Jerome Ameline looks likely to be the May Classics Series champion for a third year in succession after winning the 58-mile Road Race in East End over the weekend.
The race started and finished with three loops from Frank Sound and around the Queen’s Highway on Sunday.
Ameline won in 2 hours, 19 minutes, 36.10 seconds, ahead of Michele “Mitch” Smith (2:21:22.42) and third placed Steve Abbott (2:21:27.89).
Then came Patrick Loughnane and Pedro Lopez Ramos.
David Cooke (2:27:25.25) was the fastest master, sixth overall.
Risa Golberg (2:33:56.83) was the speediest woman, marginally ahead of the second fastest female Carien Roberts-Harcombe (2:33:58.41).
Ever present Josh Weaver won the junior race again.
After the first two events, Ameline was only 11 seconds overall ahead of Smith in the open class but he extended that lead to 1 minute, 52.82 seconds with this victory.
The final race is this Sunday May 25, the Heroes Square Criterium of one hour plus three laps, starting at 5 p.m.
This race is usually held early on the final day but because it would have clashed with the Deputy Governor Franz Manderson’s 5k run to help the Derek Haines Cayman HospiceCare $1 million Challenge, it was rescheduled.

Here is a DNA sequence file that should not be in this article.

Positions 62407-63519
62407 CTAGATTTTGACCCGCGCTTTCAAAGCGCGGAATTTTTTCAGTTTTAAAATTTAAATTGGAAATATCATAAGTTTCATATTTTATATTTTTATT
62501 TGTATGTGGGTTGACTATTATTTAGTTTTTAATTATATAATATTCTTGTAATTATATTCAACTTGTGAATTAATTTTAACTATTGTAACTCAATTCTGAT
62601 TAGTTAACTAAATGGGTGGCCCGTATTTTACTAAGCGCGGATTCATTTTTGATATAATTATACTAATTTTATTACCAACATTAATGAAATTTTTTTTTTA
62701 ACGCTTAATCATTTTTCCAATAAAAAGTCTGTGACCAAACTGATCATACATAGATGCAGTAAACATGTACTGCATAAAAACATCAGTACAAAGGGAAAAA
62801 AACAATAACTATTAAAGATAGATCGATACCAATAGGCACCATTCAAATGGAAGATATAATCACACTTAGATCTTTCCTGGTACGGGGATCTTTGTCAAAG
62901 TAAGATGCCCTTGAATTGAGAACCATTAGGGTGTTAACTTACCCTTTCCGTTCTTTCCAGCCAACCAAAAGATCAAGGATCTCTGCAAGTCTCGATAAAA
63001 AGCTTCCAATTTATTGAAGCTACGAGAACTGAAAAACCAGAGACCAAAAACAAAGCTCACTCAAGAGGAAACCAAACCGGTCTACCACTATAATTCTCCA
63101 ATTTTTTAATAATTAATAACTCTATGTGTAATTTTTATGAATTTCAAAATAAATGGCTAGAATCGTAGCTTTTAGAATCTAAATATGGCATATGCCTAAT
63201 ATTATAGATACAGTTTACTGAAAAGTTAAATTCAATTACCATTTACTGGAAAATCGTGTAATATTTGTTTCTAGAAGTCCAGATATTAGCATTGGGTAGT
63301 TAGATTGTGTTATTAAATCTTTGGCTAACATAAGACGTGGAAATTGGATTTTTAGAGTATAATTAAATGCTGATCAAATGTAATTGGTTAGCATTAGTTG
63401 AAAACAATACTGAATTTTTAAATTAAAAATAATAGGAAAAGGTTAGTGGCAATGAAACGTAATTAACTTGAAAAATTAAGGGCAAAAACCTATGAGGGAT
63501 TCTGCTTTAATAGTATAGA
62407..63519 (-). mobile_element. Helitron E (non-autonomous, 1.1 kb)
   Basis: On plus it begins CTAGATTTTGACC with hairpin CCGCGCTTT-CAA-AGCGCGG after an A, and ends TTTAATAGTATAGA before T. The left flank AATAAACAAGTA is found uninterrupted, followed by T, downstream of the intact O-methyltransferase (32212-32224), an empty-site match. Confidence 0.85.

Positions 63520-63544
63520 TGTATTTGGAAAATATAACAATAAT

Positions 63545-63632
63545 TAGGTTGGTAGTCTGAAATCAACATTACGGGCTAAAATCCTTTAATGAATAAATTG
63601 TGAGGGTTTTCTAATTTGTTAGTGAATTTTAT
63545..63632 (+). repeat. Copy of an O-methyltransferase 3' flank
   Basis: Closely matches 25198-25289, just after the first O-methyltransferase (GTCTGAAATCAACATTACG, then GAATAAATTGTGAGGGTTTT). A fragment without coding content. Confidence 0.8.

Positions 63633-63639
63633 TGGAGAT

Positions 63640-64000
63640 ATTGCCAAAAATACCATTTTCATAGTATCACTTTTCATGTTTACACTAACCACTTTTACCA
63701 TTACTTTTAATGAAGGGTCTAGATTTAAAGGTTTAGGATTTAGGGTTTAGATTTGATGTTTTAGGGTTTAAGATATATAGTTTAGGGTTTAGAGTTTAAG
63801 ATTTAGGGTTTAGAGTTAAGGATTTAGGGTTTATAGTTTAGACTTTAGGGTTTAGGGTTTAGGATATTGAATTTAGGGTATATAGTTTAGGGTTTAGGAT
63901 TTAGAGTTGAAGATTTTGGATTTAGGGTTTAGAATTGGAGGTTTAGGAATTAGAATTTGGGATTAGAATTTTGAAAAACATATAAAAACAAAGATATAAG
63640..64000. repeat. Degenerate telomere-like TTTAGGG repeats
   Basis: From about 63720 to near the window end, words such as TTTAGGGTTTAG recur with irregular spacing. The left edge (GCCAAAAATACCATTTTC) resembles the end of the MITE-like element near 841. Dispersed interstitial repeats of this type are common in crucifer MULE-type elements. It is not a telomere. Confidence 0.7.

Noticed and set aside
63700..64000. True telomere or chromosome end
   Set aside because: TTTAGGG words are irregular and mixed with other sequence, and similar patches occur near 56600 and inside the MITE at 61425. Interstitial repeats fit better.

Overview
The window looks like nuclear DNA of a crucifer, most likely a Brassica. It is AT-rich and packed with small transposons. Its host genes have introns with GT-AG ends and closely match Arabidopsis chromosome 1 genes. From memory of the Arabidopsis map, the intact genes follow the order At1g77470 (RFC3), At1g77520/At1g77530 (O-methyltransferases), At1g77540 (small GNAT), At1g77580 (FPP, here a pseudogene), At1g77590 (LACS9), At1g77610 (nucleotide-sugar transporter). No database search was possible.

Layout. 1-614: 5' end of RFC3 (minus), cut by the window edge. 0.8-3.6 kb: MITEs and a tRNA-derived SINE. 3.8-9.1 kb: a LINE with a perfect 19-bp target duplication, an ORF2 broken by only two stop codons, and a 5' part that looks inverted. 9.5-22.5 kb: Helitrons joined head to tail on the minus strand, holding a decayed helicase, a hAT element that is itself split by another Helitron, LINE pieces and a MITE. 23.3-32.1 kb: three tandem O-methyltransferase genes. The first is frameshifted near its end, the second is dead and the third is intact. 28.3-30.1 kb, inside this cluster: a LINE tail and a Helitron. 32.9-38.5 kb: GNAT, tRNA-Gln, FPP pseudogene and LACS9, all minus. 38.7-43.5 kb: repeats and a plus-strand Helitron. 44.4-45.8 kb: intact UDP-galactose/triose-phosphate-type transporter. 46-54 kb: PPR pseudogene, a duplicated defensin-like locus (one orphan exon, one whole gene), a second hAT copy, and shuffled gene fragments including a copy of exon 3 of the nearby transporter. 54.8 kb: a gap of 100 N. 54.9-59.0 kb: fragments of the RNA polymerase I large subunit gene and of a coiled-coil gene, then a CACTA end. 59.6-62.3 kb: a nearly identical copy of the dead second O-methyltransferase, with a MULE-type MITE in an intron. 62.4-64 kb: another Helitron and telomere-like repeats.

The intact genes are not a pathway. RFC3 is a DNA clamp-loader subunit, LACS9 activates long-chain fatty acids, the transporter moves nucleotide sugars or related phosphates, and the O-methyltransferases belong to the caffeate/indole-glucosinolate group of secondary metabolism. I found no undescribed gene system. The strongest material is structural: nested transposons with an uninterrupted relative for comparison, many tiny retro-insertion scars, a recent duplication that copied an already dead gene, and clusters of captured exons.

“I smashed everybody like I told them I would,” said the triumphant Ameline. “I wanted a big lead for this final race and that’s what I got.
“Unless there is a big mechanical incident or a crash, I am confident I can win for a third year in succession.”
Since the May Classics were introduced, the 39-year-old Frenchman has finished in the top two every time, except in 2010 when injury from a crash prevented him from completing the series.
Dave Walker won it in 2007, then Gary Clarke the following year, Abbott in 2009 and 2011, and Smith in 2010.
“It is not a foregone conclusion, of course, but as long as I make the race and pass the finish line, I am confident I will win,” Ameline said.
He added that at 39 he feels he is getting stronger, proven by his time trial victory three weeks ago which was his fastest ever over a course he felt was deliberately shortened to give his rivals an advantage.
He added, “Hopefully, it will be like the Tour de France when the rider in the yellow jersey on the final day is usually so far ahead that there is no pressure and the race is not tight.”